February 6-11, 2006: Creating the Intentions for 2006, Review of Strategy in Tsunami-affected Villages (india)
The culture in relief situations is: the outsiders (the government, the private aid groups) have things to give, and the people petition to get them. The challenge for The Hunger Project in the Tsunami-affected areas has been - can we work there authentically? Can we empower people to take charge of their own development? Our team frankly had doubts. Some very practical challenges emerged. For example:
- Donors and the government focused on the fishing communities - the dominant caste in most of these villages - and largely ignored the lower caste farmers. The salt water from the Tsunami wave ruined farming in the region, and removing salt from farmland is a much harder process than providing fishing families with boats and nets.
- Government relief efforts were not channeled through the panchayats - the constitutionally mandated democratic structures - but through traditional caste panchayats, which have no legal accountability and no representation of women. While this may have allowed some short-term efficiencies, it terribly undermined the panchayats and further marginalized women.
The priority for Poompuhar Panchayat - where there is an enormous population of widows - is the creation of a skills training and counseling center, which we inaugurated on February 9th.
The conflict between the castes was very apparent, but took a back seat to an appalling problem our team had discovered in the second panchayat we visited - Maruthapallam. This panchayat has an extraordinary population of people who are blind, deaf, dumb, crippled or mentally retarded. In addition to linking this panchayat with a group with real expertise in dealing with disabilities, we are determined to discover the cause of these disabilities - is it a poisoned water supply? Mercury contamination of the fish? There are no factories nearby and no obvious cause.
Here was a welcome site at the third panchayat we visited - Prathabaramapuram, or PR Puram for short! This is the village's first successful groundnut crop - about 1/2 what it was before the Tsunami, but at least it is something! The success was due to two factors - crippling floods in November actually helped matters by reducing the salt to some degree. And the well you see in the middle has been dug to a special depth that accesses non-salty water for irrigation. Go a little deeper, and you hit salt again.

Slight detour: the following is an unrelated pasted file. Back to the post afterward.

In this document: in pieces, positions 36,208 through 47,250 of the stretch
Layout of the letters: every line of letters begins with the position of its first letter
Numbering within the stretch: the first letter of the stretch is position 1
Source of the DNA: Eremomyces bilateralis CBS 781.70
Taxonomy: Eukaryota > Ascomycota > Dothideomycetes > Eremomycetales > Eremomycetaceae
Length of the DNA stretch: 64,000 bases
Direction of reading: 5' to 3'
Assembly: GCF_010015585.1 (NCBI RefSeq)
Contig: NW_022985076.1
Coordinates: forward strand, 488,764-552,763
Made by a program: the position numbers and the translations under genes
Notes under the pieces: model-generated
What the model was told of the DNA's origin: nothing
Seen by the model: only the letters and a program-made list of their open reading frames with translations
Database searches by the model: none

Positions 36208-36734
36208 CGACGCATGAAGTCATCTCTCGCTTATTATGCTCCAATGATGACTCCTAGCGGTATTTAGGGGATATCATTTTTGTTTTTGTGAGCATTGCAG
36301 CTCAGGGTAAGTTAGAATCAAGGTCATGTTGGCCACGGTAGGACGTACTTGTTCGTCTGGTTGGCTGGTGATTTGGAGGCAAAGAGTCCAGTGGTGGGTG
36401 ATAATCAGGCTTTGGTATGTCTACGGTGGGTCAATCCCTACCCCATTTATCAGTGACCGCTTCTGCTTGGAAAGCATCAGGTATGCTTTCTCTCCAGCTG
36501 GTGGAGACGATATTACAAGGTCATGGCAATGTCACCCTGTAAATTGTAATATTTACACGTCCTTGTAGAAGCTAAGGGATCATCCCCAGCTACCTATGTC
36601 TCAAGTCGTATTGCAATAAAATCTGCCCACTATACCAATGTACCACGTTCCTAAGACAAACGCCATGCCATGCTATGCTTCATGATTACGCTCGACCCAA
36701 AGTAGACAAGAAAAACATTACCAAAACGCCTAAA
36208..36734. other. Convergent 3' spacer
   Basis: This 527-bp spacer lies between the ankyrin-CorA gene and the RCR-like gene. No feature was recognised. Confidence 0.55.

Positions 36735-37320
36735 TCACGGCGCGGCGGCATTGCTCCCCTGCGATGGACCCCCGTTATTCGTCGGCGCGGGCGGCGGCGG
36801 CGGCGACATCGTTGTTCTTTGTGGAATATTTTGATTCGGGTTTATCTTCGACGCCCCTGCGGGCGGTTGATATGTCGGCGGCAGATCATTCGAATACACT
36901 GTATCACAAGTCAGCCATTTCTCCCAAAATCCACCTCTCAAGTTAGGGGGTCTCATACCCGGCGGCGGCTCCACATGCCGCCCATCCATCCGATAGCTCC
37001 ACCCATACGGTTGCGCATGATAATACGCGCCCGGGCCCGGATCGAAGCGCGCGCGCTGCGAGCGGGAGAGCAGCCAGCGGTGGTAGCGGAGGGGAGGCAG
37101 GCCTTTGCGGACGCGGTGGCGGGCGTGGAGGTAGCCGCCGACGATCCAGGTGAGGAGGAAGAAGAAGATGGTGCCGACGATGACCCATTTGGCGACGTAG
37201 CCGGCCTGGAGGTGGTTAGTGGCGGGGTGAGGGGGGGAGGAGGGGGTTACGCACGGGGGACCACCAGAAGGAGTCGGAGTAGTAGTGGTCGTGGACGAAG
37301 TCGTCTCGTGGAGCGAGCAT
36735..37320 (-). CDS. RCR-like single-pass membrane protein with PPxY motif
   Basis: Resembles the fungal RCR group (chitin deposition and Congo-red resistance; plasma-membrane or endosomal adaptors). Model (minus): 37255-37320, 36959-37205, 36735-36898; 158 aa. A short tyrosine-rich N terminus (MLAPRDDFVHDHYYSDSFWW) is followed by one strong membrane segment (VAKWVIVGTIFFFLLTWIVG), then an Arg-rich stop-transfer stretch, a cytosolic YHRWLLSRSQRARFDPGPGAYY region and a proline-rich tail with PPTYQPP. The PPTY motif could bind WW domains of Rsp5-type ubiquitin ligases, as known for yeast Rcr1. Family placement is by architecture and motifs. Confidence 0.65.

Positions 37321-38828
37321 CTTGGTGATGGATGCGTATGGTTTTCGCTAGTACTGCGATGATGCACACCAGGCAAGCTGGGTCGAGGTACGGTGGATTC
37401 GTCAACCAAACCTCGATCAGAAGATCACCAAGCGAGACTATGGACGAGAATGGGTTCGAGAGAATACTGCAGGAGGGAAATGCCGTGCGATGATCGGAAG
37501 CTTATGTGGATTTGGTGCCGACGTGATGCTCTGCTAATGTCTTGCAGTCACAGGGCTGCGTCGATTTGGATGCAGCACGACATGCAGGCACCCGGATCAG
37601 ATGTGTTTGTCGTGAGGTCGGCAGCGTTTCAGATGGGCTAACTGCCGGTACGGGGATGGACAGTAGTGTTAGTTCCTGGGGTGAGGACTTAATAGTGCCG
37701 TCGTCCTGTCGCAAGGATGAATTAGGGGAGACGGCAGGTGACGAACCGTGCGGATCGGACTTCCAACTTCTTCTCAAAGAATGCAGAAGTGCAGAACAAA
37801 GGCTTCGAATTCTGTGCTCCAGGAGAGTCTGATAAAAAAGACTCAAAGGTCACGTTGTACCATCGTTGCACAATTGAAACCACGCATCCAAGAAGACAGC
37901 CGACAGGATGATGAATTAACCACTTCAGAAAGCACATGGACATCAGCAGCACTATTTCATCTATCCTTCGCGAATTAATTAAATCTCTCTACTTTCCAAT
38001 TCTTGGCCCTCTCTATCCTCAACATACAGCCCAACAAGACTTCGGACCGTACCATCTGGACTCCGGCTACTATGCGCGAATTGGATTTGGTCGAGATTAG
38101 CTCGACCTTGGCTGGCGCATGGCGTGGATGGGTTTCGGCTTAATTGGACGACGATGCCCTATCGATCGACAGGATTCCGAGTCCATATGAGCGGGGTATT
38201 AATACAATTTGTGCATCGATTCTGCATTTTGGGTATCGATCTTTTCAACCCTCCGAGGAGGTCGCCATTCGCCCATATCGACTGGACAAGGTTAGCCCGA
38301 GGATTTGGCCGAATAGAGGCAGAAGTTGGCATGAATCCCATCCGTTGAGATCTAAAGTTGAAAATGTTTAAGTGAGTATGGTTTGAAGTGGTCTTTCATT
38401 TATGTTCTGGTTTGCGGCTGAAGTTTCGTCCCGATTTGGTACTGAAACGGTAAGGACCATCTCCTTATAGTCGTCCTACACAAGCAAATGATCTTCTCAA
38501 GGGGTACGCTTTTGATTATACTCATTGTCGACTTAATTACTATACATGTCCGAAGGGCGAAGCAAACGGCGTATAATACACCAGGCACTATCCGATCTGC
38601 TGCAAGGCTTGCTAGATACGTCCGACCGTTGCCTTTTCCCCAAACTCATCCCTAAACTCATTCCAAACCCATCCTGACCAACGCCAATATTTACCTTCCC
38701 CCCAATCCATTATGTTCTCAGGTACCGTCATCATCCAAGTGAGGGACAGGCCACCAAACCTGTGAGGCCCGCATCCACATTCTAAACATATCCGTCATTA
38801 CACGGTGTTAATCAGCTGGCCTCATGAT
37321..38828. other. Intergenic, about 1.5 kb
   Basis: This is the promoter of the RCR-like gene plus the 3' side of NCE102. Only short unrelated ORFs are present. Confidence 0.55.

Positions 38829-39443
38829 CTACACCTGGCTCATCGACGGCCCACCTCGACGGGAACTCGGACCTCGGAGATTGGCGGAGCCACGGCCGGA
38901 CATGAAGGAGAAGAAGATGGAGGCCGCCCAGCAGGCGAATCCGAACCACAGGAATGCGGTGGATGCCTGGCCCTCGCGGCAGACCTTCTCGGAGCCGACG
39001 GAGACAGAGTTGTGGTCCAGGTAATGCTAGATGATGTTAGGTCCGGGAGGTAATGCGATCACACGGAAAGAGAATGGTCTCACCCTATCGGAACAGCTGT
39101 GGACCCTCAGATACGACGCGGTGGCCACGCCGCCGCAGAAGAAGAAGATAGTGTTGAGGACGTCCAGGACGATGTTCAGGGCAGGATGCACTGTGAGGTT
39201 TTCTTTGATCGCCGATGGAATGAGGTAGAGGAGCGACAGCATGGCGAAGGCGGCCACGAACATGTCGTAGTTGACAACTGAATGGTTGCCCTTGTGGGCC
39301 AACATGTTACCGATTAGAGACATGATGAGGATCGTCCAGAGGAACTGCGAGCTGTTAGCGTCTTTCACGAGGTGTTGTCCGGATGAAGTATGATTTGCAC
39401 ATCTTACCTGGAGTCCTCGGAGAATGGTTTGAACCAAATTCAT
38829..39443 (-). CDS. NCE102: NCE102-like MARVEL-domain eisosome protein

This farming community features very successful mobilization of women into Self Help Groups. We met with six groups, who had given themselves names such as "Rainbow" and "Tender Breeze."
One of the key tools that The Hunger Project brings to the mobilization and empowerment of local communities is our "microplanning" or "People's Planning" process pioneered in Tamil Nadu by Dr. Palannithurai (below right) the chair of The Hunger Project in Tamil Nadu and the Rajiv Gandhi professor of Panchayati Raj at the Gandhigram Rural Institute. Not unlike the Vision, Commitment and Action workshop, this process engages the entire population of every hamlet in creating a vision for their own future and taking responsibility for achieving it. In addition, it entails months of detailed planning on precisely how to meet basic needs and results in a Plan Document (below left) that is signed (or thumb-printed) by every member of the village who attends the open meetings of the village assembly. The plan is then formally endorsed by the district administration, and therefore provides the village with enormous clout in negotiating partnership with government agencies for new classrooms, health facilities, vocational training, etc.
One of the most promising strategies for ongoing empowerment of elected women representatives is the formation of federations of elected women. We met with the head of the Tamil Nadu federations - Ponni Kailasam (shown above at left in a photo she proudly carries with her of when she presented the women's demands to India's Prime Minister).